In order to place each month and season into historical context, NCDC assigns ranks for each geographic area (division, state, region, etc.) based on how the temperature or precipitation value compares with other values throughout the entire record when sorted from highest to lowest value. In other words, the numeric rank value within the area represents the position or location of the sorted value throughout the historical record (1895-present). As a year is added to the inventory, the length of record increases. In 2010, NCDC had 116 years of records, thus the number 116 would represent the warmest or wettest rank; the number 1 would represent the coolest or driest rank. If a state has rank of 110, then it would be the seventh warmest or wettest on record for that time period. If a state rank has a value of 7, then that state ranked seventh out of 116 years, or seventh coolest or driest.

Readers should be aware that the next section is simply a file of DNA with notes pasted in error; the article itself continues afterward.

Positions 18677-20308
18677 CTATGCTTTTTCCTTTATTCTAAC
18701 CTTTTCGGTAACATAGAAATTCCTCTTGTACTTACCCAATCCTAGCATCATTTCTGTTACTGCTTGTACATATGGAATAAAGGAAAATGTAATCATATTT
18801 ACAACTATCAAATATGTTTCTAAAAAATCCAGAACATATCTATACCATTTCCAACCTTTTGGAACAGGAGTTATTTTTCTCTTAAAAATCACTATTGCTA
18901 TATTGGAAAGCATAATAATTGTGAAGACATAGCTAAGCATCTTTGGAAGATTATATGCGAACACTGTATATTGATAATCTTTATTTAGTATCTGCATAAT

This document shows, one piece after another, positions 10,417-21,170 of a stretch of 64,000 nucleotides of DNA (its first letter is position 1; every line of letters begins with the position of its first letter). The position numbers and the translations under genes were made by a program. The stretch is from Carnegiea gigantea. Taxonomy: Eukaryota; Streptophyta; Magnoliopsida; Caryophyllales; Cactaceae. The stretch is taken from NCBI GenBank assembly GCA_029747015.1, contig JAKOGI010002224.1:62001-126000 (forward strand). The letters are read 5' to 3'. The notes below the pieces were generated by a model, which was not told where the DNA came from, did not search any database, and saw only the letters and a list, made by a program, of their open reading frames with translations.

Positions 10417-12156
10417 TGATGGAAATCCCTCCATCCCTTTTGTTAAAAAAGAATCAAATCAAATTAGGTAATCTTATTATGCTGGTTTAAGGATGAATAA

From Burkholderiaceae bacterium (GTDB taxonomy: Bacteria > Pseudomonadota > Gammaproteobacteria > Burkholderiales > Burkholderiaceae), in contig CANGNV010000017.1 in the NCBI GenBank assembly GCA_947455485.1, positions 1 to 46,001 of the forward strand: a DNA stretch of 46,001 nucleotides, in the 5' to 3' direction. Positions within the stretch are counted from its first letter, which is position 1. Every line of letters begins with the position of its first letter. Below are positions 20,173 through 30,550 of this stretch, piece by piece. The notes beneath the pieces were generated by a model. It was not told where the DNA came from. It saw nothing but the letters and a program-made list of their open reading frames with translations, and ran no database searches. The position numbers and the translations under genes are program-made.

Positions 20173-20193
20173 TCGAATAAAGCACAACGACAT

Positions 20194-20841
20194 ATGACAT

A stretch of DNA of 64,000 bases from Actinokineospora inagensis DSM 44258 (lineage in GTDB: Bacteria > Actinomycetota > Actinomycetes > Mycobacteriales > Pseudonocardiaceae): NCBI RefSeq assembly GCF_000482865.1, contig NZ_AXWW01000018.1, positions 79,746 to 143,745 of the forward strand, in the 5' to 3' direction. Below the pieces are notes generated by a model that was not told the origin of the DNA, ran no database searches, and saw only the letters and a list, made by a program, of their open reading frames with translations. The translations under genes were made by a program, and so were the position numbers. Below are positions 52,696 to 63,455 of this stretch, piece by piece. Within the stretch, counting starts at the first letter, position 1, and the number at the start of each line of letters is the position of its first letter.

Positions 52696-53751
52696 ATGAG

The "Below Normal", "Near Normal", and "Above Normal" shadings on the color maps represent the bottom, middle, and upper tercile (or three equal portions) of the distribution, respectively. The lowest and uppermost decile (or 10%) of the distribution are marked as "Much Below Normal" and "Much Above Normal", respectively. In other words, for a 116-year period (1895-2010), a rank of Much Above/Below Normal, would be in the top/bottom 12 on record. Below/Above Normal, would represent one of the 39 coolest/warmest or driest/wettest such periods on record. "Near Normal" would represent an average temperature or precipitation value that was not one of the 39 coolest/warmest or driest/wettest on record. For a 116-year period of record, "Near Normal" would represent a rank between 40 and 77.
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